Interesting that what Mr Humphreys referred to in August 2000 as 'either the experiment marks a new epoch in physics (communication faster than light and backwards in time), or it is a colossal blunder by the experimenters, their reviewers, and Nature.' is now a 'flash in the pan'.  Apparently physics is not as much fun for Mr Humphreys as he claimed in the article.

I fully sympathise with Mr Humphreys desire to sweep this under the carpet.  I'd be as embarrassed about it as he is if I'd been caught out like this.  The article might not be news anymore but Mr Humphreys's fundamental physics errors will always be relevant as long as he claims to be a knowledgeable physicist and cosmologist.

I received no reply to this last message.

Well, Russ Humphreys has been proved wrong again.  His judgment about what is and isn't important physics is actually very poor. Far from being 'a flash in the pan', research has continued in this topic.  On 16th October 2003, Stenner et al published an important paper in Nature (5), describing an experiment to measure the speed of information in a medium where the group velocity of light pulses propagates superluminally.

Stenner et al measured the time to detect information propagated by a pulse which traverses either a vacuum or a region of anomalous dispersion.  The leading edge of a Gaussian pulse is advanced by 27.4 nsec in a similar way to the experiment described above (although Stenner et al use a cell containing a vapour of potassium atoms rather than caesium atoms as used by Wang et al in the original work).  However when the amplitude of the Gaussian function is switched either to a high amplitude (corresponding to a '1' bit), or a low amplitude (corresponding to a zero bit) near the peak of the Gaussian, the zero or one bit information is detected in the superluminal case slightly later than the case where the pulse traverses a vacuum, even though the group velocity of the pulse in the superluminal case vastly exceeds the speed of light.  In other words, strict causality as required by special relativity is preserved.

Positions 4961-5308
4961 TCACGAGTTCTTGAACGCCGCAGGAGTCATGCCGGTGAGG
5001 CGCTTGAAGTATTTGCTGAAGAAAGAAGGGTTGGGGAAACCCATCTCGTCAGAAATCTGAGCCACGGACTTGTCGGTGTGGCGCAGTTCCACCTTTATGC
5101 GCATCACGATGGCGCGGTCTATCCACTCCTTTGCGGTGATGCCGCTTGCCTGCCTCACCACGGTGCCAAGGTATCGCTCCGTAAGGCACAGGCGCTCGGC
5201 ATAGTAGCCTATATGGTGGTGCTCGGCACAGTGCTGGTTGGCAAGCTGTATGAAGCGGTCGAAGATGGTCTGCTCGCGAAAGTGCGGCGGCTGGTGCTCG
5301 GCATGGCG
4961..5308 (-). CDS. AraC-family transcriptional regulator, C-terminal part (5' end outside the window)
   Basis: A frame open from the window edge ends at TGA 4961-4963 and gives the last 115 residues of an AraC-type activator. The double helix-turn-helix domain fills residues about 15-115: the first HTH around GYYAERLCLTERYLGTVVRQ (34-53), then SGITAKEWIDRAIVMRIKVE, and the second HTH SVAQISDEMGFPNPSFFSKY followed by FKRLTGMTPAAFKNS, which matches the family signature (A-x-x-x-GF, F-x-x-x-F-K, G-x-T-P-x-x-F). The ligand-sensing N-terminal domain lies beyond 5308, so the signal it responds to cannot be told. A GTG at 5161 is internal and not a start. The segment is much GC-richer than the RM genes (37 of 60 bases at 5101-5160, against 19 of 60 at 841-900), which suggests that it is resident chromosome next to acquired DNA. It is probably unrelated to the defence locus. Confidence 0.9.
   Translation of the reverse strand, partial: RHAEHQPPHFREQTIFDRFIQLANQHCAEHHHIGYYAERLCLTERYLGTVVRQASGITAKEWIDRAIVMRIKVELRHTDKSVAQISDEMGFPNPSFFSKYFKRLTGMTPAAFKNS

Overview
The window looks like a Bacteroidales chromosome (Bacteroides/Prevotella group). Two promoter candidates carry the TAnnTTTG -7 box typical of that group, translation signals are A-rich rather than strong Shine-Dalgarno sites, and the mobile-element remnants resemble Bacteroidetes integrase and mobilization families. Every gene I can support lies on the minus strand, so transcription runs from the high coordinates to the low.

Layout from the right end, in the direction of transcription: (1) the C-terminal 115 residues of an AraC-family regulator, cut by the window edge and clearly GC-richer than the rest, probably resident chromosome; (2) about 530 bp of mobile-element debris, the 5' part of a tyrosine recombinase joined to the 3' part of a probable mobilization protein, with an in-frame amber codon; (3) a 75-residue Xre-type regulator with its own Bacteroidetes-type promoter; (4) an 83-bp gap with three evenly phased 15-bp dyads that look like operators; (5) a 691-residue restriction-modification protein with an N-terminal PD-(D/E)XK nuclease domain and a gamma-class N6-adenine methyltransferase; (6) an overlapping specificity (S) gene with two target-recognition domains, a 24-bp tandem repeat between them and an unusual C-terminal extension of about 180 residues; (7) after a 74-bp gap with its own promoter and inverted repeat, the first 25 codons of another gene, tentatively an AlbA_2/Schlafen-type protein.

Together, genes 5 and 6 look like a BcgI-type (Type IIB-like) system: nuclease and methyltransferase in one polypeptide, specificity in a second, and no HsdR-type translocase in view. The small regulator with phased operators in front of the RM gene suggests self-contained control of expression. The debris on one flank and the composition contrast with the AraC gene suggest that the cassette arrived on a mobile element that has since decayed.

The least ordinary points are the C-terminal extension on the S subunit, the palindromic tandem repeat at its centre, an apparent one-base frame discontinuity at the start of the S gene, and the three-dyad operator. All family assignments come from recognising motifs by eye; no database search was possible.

The conclusion is therefore that information does not propagate faster than the speed of light even in cases where the group velocity is higher than c, the speed of light.

So Russ Humphreys might think that no-one cares anymore, but that is probably because he made so many fundamental errors in his article.  It's a pretty damning piece of evidence that someone who claims to be a knowledgeable physicist should be so ignorant about hot topics in modern physics. He says that he hasn't seen anything on the topic since 2000.  In fact papers on superluminal propagation and causality continued and continue to be published at a high rate (6) - (11).

Mr Humpheys claims to be a competent physicist and cosmologist.  He is a talisman for young earth creationists who hang on to his 'alternative cosmology'.  We have seen here, however that he is incompetent in a topic that he himself chose to address.  Why should we take his 'alternative cosmology' any more seriously than we take these error-ridden attempts to comment on superluminal pulse propagation?

1 http://www.answersingenesis.org/docs2/4352news7-28-2000.asp

2 Wang, Kuzmich, and Dogariu, Gain-assisted superluminal light propagation, Nature 406, 277-279 (2000)

(The Nature paper is fully referenced to relevant prior work and the supporting science)

3 http://www.mathpages.com/home/kmath210/kmath210.htm

4 http://www.ee.mu.oz.au/staff/summer/applets/group_velocity.html

5 Stenner, Gauthier and Nelfeld, The speed of information on a 'fast-light' optical medium, Nature 425, 695 - 698 (2003)

6 Nimitz and Gaibel, Basics of superluminal signals, Ann Phys 11, 163 - 171 (2002)

7 Akulshin et al, Negative group velocity of a light pulse in cesium vapor, Quantum Electron 32, 567 - 569 (2002)

8 Bigelow et al, Superluminal and slow light propagation in a room temperature solid, Science 301, 200 -202 (2003)

9 Macke and Ségard, Propagation of light pulses at a negative group velocity, Eur Phys J D 23, 125 - 141 (2003)

10 Wynne, Causality and the nature of information, Opt Commun 209, 85 - 100 (2002)

11 Solli, Chiao and Hickmann, Superluminal effects and negative group delays in electronics and their applications, Phys Rev E 66, 056601 (2002)

12 Kazmich et al, Signal velocity, causality and quatum noise in superluminal light pulse propagation, Phys Rev Lett86, 3925 - 3929 (2001)